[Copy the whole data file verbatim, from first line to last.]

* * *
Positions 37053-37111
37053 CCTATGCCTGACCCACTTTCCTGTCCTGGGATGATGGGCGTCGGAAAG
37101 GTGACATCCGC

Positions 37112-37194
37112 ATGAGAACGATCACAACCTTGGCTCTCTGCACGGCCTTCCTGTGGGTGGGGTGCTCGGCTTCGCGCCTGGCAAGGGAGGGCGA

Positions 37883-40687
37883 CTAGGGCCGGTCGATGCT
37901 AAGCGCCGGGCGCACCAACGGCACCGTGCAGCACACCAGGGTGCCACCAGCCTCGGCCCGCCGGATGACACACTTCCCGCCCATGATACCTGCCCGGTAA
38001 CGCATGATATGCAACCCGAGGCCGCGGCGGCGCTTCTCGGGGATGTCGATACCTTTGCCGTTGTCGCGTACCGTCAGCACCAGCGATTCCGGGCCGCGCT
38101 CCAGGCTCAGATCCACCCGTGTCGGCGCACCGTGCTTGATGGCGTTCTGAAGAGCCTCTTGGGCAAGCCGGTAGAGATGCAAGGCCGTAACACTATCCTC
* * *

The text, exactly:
Positions 37053-37111
37053 CCTATGCCTGACCCACTTTCCTGTCCTGGGATGATGGGCGTCGGAAAG
37101 GTGACATCCGC

Positions 37112-37194
37112 ATGAGAACGATCACAACCTTGGCTCTCTGCACGGCCTTCCTGTGGGTGGGGTGCTCGGCTTCGCGCCTGGCAAGGGAGGGCGA

Positions 37883-40687
37883 CTAGGGCCGGTCGATGCT
37901 AAGCGCCGGGCGCACCAACGGCACCGTGCAGCACACCAGGGTGCCACCAGCCTCGGCCCGCCGGATGACACACTTCCCGCCCATGATACCTGCCCGGTAA
38001 CGCATGATATGCAACCCGAGGCCGCGGCGGCGCTTCTCGGGGATGTCGATACCTTTGCCGTTGTCGCGTACCGTCAGCACCAGCGATTCCGGGCCGCGCT
38101 CCAGGCTCAGATCCACCCGTGTCGGCGCACCGTGCTTGATGGCGTTCTGAAGAGCCTCTTGGGCAAGCCGGTAGAGATGCAAGGCCGTAACACTATCCTC